JUSTICE - No. 71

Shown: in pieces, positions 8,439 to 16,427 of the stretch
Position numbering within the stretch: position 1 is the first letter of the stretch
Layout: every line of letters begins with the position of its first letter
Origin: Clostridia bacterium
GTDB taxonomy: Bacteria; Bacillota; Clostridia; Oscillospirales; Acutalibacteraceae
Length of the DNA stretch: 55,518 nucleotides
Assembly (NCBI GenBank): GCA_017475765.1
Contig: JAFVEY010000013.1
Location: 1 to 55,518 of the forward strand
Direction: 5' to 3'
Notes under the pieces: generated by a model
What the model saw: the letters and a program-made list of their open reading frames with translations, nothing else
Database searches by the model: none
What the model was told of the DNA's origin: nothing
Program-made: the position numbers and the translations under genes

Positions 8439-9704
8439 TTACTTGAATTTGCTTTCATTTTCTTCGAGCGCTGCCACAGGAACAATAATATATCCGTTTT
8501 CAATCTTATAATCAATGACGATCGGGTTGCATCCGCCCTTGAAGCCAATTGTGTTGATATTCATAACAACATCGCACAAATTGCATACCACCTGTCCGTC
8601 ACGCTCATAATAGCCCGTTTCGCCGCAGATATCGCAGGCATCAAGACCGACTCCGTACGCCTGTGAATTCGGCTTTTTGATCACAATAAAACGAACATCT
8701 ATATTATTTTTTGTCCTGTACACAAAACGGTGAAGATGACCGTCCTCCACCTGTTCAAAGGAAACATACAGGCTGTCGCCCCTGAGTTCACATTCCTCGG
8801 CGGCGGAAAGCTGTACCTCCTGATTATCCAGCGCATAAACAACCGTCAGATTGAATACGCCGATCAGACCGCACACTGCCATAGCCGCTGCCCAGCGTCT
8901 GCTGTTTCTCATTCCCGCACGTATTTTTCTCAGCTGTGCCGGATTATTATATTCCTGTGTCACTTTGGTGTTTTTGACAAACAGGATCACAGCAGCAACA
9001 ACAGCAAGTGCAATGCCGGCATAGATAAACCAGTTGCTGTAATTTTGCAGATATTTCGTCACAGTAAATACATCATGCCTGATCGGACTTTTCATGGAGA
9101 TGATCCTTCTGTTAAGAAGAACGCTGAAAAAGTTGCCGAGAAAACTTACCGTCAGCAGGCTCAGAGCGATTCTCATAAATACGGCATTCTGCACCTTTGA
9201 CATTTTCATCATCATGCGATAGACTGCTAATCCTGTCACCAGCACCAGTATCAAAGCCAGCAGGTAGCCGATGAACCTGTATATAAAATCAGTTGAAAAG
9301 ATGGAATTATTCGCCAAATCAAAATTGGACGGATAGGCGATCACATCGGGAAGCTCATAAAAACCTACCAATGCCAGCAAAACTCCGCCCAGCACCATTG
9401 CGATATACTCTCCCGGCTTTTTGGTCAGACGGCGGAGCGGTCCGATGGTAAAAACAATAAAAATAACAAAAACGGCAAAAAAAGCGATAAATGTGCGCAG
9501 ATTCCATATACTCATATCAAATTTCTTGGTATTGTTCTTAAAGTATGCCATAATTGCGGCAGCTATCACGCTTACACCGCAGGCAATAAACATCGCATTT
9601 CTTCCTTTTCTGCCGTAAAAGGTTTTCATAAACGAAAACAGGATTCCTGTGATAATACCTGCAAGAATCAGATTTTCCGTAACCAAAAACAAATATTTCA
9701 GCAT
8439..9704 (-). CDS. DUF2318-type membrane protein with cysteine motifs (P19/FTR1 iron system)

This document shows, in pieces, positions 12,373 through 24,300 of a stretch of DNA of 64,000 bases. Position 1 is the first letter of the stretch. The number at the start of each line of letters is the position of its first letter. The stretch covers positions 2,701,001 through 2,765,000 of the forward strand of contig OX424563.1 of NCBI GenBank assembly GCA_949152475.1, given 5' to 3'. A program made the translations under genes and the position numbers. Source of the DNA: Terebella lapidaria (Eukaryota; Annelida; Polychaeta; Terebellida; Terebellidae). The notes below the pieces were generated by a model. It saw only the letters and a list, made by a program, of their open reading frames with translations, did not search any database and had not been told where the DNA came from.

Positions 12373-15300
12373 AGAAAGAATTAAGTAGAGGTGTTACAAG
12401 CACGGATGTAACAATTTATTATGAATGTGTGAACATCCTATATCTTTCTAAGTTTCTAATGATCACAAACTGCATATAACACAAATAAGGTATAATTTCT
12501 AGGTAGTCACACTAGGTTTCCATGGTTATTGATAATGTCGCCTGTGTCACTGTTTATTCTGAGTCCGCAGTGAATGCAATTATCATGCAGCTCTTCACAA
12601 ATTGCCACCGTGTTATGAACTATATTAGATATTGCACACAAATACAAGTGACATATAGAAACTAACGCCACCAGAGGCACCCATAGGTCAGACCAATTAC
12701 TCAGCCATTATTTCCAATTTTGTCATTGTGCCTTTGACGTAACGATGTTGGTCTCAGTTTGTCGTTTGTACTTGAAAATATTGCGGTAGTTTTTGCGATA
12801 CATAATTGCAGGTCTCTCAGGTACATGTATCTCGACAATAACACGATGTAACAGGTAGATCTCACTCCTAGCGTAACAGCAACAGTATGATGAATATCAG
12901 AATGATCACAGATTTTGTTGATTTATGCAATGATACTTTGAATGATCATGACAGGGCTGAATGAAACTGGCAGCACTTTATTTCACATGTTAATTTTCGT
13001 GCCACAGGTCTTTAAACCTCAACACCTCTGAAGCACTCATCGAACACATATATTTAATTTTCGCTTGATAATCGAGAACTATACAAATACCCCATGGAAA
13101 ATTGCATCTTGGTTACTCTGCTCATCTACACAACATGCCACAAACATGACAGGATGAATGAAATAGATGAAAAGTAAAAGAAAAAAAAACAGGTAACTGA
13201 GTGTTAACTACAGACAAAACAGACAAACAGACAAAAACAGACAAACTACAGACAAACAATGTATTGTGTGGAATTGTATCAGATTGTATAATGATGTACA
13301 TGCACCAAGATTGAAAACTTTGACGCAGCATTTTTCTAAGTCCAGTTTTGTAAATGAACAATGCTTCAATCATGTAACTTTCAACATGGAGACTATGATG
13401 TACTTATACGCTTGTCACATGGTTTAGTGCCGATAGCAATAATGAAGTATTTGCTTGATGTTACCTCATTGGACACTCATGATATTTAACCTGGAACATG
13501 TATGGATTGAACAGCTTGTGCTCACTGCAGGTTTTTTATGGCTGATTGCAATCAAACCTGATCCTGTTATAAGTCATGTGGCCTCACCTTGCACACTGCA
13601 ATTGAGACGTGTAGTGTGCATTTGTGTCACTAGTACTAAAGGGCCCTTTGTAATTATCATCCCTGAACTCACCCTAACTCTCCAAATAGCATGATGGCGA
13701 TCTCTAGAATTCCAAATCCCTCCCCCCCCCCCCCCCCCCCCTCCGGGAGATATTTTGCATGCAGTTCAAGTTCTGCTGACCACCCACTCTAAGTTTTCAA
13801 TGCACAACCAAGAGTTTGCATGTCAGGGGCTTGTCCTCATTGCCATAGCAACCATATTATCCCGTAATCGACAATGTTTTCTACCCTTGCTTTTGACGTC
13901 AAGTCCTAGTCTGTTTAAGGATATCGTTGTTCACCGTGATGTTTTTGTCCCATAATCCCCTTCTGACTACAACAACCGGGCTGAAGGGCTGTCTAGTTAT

8 No. 71 JUSTICE the event of abuses. That did not work for the Jews or the Roma, the European peoples without land. For such groups, national rights did little good. Thus, the position of Jews within Europe − a people without a land in a land of peoples − meant that they were driven to seek protection from international law. A higher order legal system that could discipline the newly proliferating nations was attractive to the extent that it could overcome a state’s sovereign claim that domestic matters were not the business of anyone else.5 As Henkin wrote, “The primitive international human rights movement of the 19th century, much of it on behalf of Jews, provided fertile seed for an international law of human rights.”6 The universalist seeds were slow to develop. Early efforts at international conferences in the 19th century had not produced fruit. The Hague Peace Conferences of 1899 and 1906 (which established the Permanent Court of Arbitration and inspired this very building to house it) focused on humanitarian law during wartime, rather than the day-to-day practices of discrimination and internal violence that Jews routinely suffered.7 But the announcement in Woodrow Wilson’s Fourteen Points speech that the self-determination of “peoples” would be the basis for a post-Imperial world order gave new urgency to what we might, with Karl Marx, call the Jewish question. Wilson’s call generated a proliferation of peoples each claiming self-determination, but of course they did not live within easily circumscribable borders. The solution in Europe after World War I was to combine recognition of the new nations with a set of collective guarantees of minority rights. These were embodied in a set of “Minorities Treaties” which identified external guarantors of minority rights, especially the great powers, that would be able to intercede when mistreatment was occurring. The rights included in these treaties were mainly religious freedom, minority language rights, and control over communal affairs − what international lawyers now call “internal” self-determination to distinguish it from actual statehood. This was not yet a full-blown international human rights system. For one thing, the rights were collective or communal, rather than individual and belonging to everyone on earth by virtue of their humanity. One obtained rights by virtue of membership in a particular community. In addition, enforcement was to be guaranteed by specifically identified external powers which were territorial states.8 Such states could bring claims to the Permanent Court of International Justice, but only states could do so. There was not yet an international machinery to protect rights at the behest of individuals. The system was not yet cosmopolitan, nor was it particularly effective for Jews. The persistence of vicious antisemitism in the new nationstates led to new massacres on an even larger scale than those of the 19th century. The Jewish question was neither extinguished nor resolved by the idea of selfdetermination. Around the same time, the parallel Zionist project was blossoming, with its various strands. The League of Nations’ failure to actually enforce the minority treaties had the effect of deepening, not redirecting, Jewish energy toward establishing a homeland in Palestine. Had the minorities regime worked out as planned, it may not have been necessary, and diasporic communities could have remained intact. (I note, in light of the vicious fighting under way in Gaza, that we can look back and imagine alternative histories, in which the “revisionist” strand of Zionism associated with Zev Jabotinsky did not come to dominate. Theodore Herzl’s own novel, Altneuland, envisions a multicultural state in which Jews and Arabs live in coexistence, and Moria Paz has shown that René Cassin laid out a vision of a joint state with full equality for both Arabs and Jews.9 I recommend further analysis of this topic and the study of history in depth to anyone interested in understanding how we got to where we are.) The alternative histories that we now can imagine were not to be. European Jewry was, in very large part, destroyed, and it is in solemn memory of this monumental 5. James Loeffler and Moria Paz, “Introduction,” in THE LAW OF STRANGERS: JEWISH LAWYERS AND INTERNATIONAL LAW IN THE TWENTIETH CENTURY, James Loeffler and Moria Paz, Eds. (Cambridge University Press, 2019), 8-9. 6. Louis Henkin, “Judaism and Human Rights,” 25(4) JUDAISM 435, 440 (1976), quoted in Samuel Moyn, “Louis Henkin, Human Rights, and American Constitutional Patriotism,” in THE LAW OF STRANGERS, supra note 5, at 93, 99. Note that there were also efforts to advance particular rights of Jews: the Alliance Israelite Universelle was an organization founded in Paris to advance the Jews’ religious rights and provide resources to Jews throughout the world, including in Arab lands. 7. Loeffler, supra note 4, at 12. 8. Loeffler, supra note 4, at 16. 9. Moria Paz, “A Most Inglorious Right,” in THE LAW OF STRANGERS, supra note 5, at 192; see generally Itamar Mann, “Zionism and Human Rights,” 17 INTERNATIONAL JOURNAL OF CONSTITUTIONAL LAW, 1319-35 (2019).

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